Tuesday, 25 January 2011

Game Design part 1

Everyone wants to be a game designer.

Moar. I want it.
Heck, I know what’s fun, I could design a game easily. I can list a dozen ways to improve a good game and I know why bad games are bad. This job’s a walk in the park… More explosions! More violence! Better graphics! More weapons! More levels! I could invent my own game easily… the industry just hasn’t recognised my potential yet!

The above statement was brought to you by game consumers en masse, and makes hefty use of the word “more”. The consumer always wants more and they want it for less. This is true of any marketplace. Unique to the gaming market, however, is the popularly held belief by consumers that they could do the producer’s job better. And within this, few jobs receive the level of scrutiny as that of the game designer.

And who can blame them? Each year, dozens of shooters come out, many of them sequels with what must surely have been a design document similar to the above. [end obvious and rather unfair snipe at course leader Mike’s preferred genre].

I think the designer of the contraptions
in 101 Unuseless Japanese Inventions
was trying to make a statement.
But you get the point.
In actuality, inventing a game is much like inventing any other product.  Superficially effortless: a simple idea worth millions. In execution: countless hours spent developing, prototyping and refining the design. And that’s all before it’s even shown to a distributor.

At home we have a book: 101 Un-useless Japanese inventions. Many of them are simply brilliant; Excellent solutions to everyday problems. I believe in every case, however, they have failed due to entirely misreading consumer demand. But at least they made it to production. One cannot say the same of poor game designs. Bad designs simply do not get made by any studio worth its salt.
So game design is important. That’s why it’s a full-time job performed by specialist professionals. In actuality, the ideas for games (the bit consumers think is the entire role of the game designer) tends to come from management or from a publisher. Very often a game designer will be given a safe-bet brief, mashing together a few games into a cocktail management believe will have the lowest chance of failure. Low risk pleases the stockholders. I’ll leave my feelings on the harmful effect of low-risk development to another blog post.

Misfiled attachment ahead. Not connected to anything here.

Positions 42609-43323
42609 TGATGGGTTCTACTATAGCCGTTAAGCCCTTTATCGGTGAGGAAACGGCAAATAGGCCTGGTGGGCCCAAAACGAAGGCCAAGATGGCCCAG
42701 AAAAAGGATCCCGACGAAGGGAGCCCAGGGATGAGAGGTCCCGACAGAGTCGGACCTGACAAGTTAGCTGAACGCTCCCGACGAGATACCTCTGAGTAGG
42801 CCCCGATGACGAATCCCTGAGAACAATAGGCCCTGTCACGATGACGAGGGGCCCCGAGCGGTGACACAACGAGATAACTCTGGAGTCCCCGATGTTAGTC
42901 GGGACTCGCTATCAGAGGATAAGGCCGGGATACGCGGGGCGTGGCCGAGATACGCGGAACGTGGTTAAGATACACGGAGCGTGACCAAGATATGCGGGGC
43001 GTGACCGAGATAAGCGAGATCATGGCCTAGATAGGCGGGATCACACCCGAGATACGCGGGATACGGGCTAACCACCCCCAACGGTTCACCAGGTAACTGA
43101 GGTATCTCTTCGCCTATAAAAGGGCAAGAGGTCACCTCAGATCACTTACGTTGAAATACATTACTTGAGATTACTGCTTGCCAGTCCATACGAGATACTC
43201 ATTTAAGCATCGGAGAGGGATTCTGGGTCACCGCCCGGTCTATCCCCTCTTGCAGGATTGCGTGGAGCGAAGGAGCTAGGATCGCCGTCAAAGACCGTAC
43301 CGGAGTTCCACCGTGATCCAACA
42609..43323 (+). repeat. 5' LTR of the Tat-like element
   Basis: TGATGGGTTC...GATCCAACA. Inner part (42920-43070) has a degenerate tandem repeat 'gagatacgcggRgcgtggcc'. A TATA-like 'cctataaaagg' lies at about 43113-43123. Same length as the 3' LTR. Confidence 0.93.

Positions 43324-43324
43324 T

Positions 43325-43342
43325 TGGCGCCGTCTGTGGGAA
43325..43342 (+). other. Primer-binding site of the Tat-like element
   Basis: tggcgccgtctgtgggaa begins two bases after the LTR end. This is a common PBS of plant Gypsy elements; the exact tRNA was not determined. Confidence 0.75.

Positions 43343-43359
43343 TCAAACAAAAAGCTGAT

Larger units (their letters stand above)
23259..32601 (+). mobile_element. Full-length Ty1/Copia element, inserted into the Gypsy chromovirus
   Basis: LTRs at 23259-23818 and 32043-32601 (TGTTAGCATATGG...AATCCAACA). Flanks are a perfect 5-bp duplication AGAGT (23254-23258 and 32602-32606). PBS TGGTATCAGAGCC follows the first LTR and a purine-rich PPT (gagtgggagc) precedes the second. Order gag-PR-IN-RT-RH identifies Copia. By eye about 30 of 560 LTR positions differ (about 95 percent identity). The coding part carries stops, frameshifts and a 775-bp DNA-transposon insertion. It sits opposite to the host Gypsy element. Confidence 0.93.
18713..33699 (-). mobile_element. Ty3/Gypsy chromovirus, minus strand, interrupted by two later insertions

Design Documents often reach
hundreds of pages
So what does a game designer do then, if they don’t come up with the original idea? Their major activity will be writing and maintaining a design document – a body of work which every member of a development team will refer to while creating the game. The design document will include detailing gameplay, narrative, setting, characters and environment. Art direction may be contained in the design document, or be supplied in a separate document once the design gets the go-ahead.

The design document should leave no member of a development team guessing what is required of their role and will provide expectations of the final product which can be presented to publishers, partners or investors. A good design document will be say precisely enough to allow everyone to do their job. This means enough information to prevent developers second-guessing and enough freedom to benefit from expert judgement from specific roles.  

So if that’s what makes a good design document… what makes a good design? More on this in coming posts.

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